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Re: l2tp as ipsra solution
On Tue, 13 Jun 2000, Ricky Charlet wrote:
> "CHINNA N.R. PELLACURU" wrote:
> > I don't understand the importance given to "machine authentication". I
> > haven't seen any customer requirements that requires "machine
> > authentication". Can someone please explain why "machine authentication"
> > is required? If not for over reliance on machine authentication, loss of
> > laptops in certain agencies wouldn't have made national headlines.
> > There have always been multiple levels of authentication, like even if PPP
> > has it's authentication, the variours servers had their own
> > authentication, and the Windows network had it's own authentiction, and I
> > guess customers like this multiple levels of authentication, because it
> > makes good sense to no put all the eggs in one basket.
> > thanks,
> > chinna
> According to my (possibly flawed) prespective, this working group is
> chartered to find a way to authenticate end users and provide associated
> keying material to IPsec transforms WITHOUT using the current
> capabilities of IKE to employ user level certificates.
I would like to get a consensus on atleast "WITHOUT using the current
capabilities of IKE" part, and why that is required.
> The reasons are entirely market driven, we vendors have felt pressure
> from customers uncomfortable with migrating so suddenly away from their
> radius data bases for user authentication to an organizational level PKI
> for user authentication.
That is why L2TP cleanly seperates IKE authentication with legacy
authentication. If the customers feel that they can't trust their PKI yet,
they can still have legacy authentication. As, customers understand PKI,
and trust their PKI more, they can ultimately decide not to do legacy
> Now does this represent "over reliance on machien level
> authentication". Well, yes, I think so. But still, this is our task at
> hand to accomplish, because bunches of IT managers disagree and would
> prefer to not use the current user level authentication capabilites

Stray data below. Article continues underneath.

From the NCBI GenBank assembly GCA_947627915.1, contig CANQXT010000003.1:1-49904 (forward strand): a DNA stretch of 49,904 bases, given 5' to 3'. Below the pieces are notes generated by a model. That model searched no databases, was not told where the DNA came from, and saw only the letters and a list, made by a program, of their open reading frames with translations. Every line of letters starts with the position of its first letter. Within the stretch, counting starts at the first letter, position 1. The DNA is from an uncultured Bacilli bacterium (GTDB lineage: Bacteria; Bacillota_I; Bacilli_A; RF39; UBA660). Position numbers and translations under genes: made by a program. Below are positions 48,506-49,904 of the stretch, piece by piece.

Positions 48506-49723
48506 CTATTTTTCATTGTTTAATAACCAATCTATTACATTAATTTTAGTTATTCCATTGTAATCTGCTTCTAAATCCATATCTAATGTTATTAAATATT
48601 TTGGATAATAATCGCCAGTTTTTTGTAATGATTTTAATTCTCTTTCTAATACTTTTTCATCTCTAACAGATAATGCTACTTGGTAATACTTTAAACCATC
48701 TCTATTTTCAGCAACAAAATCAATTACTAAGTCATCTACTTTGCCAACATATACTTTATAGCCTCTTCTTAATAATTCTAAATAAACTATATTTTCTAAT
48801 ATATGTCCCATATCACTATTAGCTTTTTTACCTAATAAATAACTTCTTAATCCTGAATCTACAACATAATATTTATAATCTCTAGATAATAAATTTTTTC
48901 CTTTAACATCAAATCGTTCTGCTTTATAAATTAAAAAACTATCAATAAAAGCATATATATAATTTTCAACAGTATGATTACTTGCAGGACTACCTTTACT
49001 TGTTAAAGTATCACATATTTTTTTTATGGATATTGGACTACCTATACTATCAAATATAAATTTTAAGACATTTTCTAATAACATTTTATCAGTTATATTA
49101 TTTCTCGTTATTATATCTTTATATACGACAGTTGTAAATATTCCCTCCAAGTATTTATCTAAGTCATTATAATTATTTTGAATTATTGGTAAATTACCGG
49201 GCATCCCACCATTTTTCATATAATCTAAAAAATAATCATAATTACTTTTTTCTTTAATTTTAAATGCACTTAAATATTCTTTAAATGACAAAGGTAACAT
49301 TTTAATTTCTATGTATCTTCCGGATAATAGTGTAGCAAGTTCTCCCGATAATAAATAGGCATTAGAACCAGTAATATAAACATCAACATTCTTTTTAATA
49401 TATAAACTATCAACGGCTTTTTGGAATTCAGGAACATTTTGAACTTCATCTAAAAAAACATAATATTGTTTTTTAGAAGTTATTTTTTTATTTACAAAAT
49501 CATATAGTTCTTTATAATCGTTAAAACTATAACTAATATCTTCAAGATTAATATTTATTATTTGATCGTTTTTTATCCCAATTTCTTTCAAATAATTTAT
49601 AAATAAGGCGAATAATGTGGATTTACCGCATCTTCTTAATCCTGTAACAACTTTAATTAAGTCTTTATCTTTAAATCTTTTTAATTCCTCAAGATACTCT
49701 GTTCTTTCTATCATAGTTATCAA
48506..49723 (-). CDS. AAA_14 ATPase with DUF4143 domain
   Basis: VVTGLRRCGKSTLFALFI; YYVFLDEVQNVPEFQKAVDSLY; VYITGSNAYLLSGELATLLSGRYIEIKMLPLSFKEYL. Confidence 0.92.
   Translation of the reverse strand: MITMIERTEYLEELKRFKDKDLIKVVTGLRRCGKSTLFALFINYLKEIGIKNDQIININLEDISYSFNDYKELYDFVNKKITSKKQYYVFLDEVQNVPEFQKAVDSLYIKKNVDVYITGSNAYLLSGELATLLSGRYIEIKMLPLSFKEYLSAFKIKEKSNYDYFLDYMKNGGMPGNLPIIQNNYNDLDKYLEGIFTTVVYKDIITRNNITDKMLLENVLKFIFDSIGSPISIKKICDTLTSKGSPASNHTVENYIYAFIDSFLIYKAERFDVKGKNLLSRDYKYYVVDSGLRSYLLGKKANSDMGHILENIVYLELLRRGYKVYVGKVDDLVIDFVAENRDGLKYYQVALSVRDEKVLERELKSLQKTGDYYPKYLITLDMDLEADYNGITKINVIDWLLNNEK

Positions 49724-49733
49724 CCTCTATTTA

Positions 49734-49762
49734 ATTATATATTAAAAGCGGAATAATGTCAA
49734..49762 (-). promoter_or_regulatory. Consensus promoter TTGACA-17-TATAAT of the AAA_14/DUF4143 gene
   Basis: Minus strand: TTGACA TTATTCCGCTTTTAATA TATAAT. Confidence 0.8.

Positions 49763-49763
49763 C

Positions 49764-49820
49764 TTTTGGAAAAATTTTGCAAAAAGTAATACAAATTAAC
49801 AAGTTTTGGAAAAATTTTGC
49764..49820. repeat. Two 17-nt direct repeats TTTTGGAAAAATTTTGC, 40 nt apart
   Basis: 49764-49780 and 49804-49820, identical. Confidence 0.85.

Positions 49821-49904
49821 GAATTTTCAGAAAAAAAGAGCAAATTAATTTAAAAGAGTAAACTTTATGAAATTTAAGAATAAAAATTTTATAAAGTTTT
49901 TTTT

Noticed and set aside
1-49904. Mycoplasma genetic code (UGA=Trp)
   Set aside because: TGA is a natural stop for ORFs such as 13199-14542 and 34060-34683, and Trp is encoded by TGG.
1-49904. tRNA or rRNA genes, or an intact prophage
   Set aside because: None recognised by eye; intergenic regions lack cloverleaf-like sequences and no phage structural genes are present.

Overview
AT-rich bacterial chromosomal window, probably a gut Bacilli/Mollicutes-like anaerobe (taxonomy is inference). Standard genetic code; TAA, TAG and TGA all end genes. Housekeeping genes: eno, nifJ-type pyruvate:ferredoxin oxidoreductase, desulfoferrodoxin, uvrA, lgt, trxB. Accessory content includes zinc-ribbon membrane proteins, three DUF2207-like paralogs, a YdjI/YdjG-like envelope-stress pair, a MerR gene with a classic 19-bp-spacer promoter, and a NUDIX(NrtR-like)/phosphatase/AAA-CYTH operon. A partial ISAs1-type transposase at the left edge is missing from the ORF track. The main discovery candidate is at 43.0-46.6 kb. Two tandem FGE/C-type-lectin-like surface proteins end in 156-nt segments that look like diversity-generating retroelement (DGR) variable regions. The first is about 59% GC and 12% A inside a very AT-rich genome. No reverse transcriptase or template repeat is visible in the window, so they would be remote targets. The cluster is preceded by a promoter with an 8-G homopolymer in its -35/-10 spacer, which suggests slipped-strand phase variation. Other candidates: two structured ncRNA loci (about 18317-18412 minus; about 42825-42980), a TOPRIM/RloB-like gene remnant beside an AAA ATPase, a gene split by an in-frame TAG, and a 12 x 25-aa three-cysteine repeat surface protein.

> already in IKE without a smoother migration path from their legacy
> authentication infrastructures.
I guess, where we draw the line between "machine level authentication" and
"user level authentication" is fussy. We cannot generalize that legacy
authentication always provides user level authentication. For example if
we are using plain old pap or chap, and atleast some popular dial up
clients provide the option to the user to save their username/password.
Once the user saves the username/password, then it essentially becomes
"machine level authentication" analogous to certs saved on the machines.
And like people have already pointed out, certs need not be considered
always "machine level" authentication, because if there is a password
based protection to use the private key, then it essentially can be argued
to be "user level" authentication. Even with some implementations of
legacy one-time passwords, the one time passwords are generated by
software running on the machine itself, and the access to these passwords
are only restricted by a 4 digit pin. Bottomline, we cannot generalize,
and it actually depends on the solutions on a case-by-case basis.
I agree with the observation that:
"The IETF has several existing, open authentication frameworks
that provide an opportunity for all vendors to participate.
Before proposing a different framework, the onus should
be the WG to demonstrate why existing frameworks cannot be used."
> Ricky Charlet : Redcreek Communications : usa (510) 795-6903
chinna narasimha reddy pellacuru